posted on Jan, 27 2016 @ 05:56 AM
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a reply to: eletheia

I wish this organisation every success in their endeavours. Just the fact that its growing and will help to develop a sisterhood for many isolated girls and women is brilliant because the support of other women is essential and has been something Western women have been able to utilise in order to get the rights they have today.

Domestic abuse is swept under the carpet in Islamic countries yet strangely enough, I understood Mohammed had entrusted Islam to his daughters yet it got snatched away by ambitious men keen to get their power on the back of Islam.

What is so odd is that Islam appears to have the wisdom to bring in new ideas but sadly only within accepted boundaries as opposed to the other two lots, where one step from past tradition is a heresy or an agonised, long drawn out suffering process before the new idea which fits modern society can be implanted and the old redundant part cut off.



posted on Jan, 27 2016 @ 06:27 AM
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originally posted by: Shiloh7


I can't remember which but one of our newspapers did an interesting article by a journalist who sat in on a Shaira court. He was disgusted when he saw a woman come to the court because of her husband beating her. Mr Sharia decided that it was her own fault for having married him! Ha Ha!


Ha Ha! Yes .... The victim card nearly as popular as the race card!




What we are facing is that especially within Muslim culture ignorant and uneducated and also importantly somewhat isolated ladies are so vulnerable its unbelievable.


Education and Choice is the key, knowledge will set you free!
However within their culture their idea of education is limited
to what they are 'allowed' to learn even in this country. The very
recent debate of whether to allow the face covering by pupils or
tutors is ongoing.
Personally I would not converse with anyone with their face covered,
whether you call me a racist or bigot ... I want to be able to *see*
what they are saying, as there is as much can be read in a face as
heard.




One of the reasons we see these muslim patrols is not to protect their women against rape from outsiders etc its to keep their society isolated especially their women.


I think it is to protect them from gaining any idea of just
how many freedoms they are entitled to. The more they find
out the harder they will be to control? And CONTROL is the key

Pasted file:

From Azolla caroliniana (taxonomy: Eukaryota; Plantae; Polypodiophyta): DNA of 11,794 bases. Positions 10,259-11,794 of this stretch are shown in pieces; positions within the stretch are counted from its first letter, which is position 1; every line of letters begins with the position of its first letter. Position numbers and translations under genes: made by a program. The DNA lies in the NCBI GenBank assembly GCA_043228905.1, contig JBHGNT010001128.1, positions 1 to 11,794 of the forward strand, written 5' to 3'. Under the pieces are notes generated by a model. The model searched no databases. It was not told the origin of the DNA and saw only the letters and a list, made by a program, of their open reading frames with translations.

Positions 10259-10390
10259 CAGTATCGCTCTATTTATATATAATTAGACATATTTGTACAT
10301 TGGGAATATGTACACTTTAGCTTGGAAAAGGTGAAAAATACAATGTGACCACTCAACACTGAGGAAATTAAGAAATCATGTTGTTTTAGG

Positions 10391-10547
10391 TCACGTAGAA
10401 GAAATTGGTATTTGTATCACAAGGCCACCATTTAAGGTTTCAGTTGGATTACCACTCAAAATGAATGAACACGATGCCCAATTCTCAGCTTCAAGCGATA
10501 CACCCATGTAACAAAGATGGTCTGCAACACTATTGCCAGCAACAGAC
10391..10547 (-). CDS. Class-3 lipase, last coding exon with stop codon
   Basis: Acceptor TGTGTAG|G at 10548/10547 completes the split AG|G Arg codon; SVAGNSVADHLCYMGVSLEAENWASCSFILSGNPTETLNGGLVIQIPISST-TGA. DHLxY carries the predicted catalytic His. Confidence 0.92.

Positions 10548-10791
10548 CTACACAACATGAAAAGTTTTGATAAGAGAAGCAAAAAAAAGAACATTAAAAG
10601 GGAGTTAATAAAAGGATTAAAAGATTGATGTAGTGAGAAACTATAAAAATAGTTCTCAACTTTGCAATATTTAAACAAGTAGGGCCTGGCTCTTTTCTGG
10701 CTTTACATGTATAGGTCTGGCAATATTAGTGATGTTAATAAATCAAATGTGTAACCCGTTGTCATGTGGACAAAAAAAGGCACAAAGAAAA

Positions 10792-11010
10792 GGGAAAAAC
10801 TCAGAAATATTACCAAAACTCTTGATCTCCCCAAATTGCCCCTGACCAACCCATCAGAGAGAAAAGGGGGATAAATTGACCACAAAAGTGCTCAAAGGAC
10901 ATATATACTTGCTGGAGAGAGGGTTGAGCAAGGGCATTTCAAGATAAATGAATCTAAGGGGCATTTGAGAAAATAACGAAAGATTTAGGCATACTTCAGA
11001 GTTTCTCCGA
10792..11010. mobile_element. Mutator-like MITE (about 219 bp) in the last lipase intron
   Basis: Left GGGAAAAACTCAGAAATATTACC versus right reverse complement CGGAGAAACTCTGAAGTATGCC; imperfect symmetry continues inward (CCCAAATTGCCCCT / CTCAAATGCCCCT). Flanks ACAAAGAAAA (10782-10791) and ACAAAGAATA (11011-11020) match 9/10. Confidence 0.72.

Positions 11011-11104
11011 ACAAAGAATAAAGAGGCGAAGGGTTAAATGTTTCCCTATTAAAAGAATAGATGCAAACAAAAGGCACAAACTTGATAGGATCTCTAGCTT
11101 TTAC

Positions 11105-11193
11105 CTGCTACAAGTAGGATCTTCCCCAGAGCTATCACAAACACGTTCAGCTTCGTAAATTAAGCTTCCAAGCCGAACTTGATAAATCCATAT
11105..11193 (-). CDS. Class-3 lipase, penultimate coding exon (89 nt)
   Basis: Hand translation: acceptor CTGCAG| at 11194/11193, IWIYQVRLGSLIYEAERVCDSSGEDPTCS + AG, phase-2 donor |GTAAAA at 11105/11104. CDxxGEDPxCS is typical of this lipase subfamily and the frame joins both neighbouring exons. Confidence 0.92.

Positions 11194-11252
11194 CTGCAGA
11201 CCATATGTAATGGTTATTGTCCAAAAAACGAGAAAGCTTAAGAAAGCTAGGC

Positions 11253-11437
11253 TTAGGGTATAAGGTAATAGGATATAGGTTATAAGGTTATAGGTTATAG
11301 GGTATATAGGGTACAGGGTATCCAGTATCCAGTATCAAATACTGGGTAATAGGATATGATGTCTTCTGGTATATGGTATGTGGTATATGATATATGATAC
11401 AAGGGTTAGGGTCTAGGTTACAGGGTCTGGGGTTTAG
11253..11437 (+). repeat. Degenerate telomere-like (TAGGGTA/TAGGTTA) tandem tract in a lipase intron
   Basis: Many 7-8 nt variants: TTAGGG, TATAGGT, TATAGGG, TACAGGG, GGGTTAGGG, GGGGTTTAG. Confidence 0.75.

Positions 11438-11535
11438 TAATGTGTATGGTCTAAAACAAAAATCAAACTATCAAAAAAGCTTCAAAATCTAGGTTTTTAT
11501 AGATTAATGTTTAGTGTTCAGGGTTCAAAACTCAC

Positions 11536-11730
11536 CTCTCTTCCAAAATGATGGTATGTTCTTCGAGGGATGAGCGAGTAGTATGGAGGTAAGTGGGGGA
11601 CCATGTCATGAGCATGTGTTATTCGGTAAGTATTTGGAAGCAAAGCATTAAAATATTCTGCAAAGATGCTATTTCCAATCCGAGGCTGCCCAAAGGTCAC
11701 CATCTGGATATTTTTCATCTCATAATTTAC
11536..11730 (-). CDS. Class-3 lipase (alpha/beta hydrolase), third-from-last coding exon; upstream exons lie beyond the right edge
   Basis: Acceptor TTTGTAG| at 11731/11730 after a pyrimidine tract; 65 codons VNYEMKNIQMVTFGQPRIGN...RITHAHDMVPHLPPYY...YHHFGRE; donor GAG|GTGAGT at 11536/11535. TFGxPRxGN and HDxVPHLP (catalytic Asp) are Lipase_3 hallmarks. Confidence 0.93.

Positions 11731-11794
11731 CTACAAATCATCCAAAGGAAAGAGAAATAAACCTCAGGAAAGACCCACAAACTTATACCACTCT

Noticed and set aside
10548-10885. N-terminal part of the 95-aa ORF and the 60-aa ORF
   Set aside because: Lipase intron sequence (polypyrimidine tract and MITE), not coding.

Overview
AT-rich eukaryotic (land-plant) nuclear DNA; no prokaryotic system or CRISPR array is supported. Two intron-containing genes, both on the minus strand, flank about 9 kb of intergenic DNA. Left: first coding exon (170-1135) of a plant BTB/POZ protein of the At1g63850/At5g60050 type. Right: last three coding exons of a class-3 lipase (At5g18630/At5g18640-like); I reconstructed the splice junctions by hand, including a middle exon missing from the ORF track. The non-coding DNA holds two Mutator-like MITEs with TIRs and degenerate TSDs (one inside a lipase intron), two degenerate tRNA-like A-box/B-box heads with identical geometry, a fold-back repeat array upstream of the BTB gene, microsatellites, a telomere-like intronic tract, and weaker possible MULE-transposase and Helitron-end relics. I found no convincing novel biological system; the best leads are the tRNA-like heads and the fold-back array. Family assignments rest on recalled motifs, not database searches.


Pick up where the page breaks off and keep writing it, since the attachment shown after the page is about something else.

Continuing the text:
word in the culture/religion?



She has a lot of rights under British law but unless she can escape Sharia we all know the outcome. Its important to realise that she has no rights over her children under Sharia so she isn't just looking at her own situation. Even if many Islamic men are happy and do treat their wives lovingly and fairly, unless you break this chained to the past cranking mental attitude of disparaging females and not according them respect or human rights, many lives, especially among the more ignorant, won't be changing soon regardless of whether they live in Luton or Pakistan.


The sad thing is they don't realise they are being 'played'



posted on Jan, 27 2016 @ 06:48 AM
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originally posted by: Shiloh7


I wish this organisation every success in their endeavours. Just the fact that its growing and will help to develop a sisterhood for many isolated girls and women is brilliant because the support of other women is essential and has been something Western women have been able to utilise in order to get the rights they have today.


Thumbs up to that....but I wont hold my breath, these things take time.
It took the west many decades. So I cant see much progress in the near
future.



Domestic abuse is swept under the carpet in Islamic countries yet strangely enough, I understood Mohammed had entrusted Islam to his daughters yet it got snatched away by ambitious men keen to get their power on the back of Islam.


Problem with that is it is not looked on as abuse ... The woman is the
property of the male - lock stock and barrel!




What is so odd is that Islam appears to have the wisdom to bring in new ideas but sadly only within accepted boundaries as opposed to the other two lots, where one step from past tradition is a heresy or an agonised, long drawn out suffering process before the new idea which fits modern society can be implanted and the old redundant part cut off.


Something I stumbled across written by a male>>>>

I think women are foolish to pretend that they are equal to men,

They are far superior and always have been.....William Golding.

I bet he wasn't Muslim!!



posted on Jan, 27 2016 @ 07:07 AM
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a reply to: eletheia

You made me roar on your point about talking to someone whose face is covered - it could be a bloke.

One hopes that social media will help the girls to chat but we are in for a clash of law and I wonder if our legal high flyers whose jobs are actually at risk via the introduction of Sharia, have glanced below chin level to see the threat they are actually under - pomp through traditional roles doesn't mean permanence.



posted on Jan, 27 2016 @ 09:17 AM
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originally posted by: Shiloh7


You made me roar on your point about talking to someone whose face is covered - it could be a bloke.



You know I hadn't even considered that when I replied!!

so you see there's an instance of not even knowing who

you're talking to.


The veiled women must feel some what ostracised as they

will not be acknowledged... as being hidden ... they will not

be recognised?




One hopes that social media will help the girls to chat but we are in for a clash of law and I wonder if our legal high flyers whose jobs are actually at risk via the introduction of Sharia, have glanced below chin level to see the threat they are actually under - pomp through traditional roles doesn't mean permanence.


Out of school and college they tend to stick with their own, so

it will be only a few that are curious and have out going

personalities who will engage outside of their culture .... it will

take time .... a lot of time. Does the west have the time?



posted on Jan, 27 2016 @ 09:27 AM
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Veiled women are non=persons
The point of the headscarf etc is a ridiculous one....it is so that the womens "hair rays" don't entice the menfolk!! I kid you not this is what the first President of Iran and a well respected Imam had to say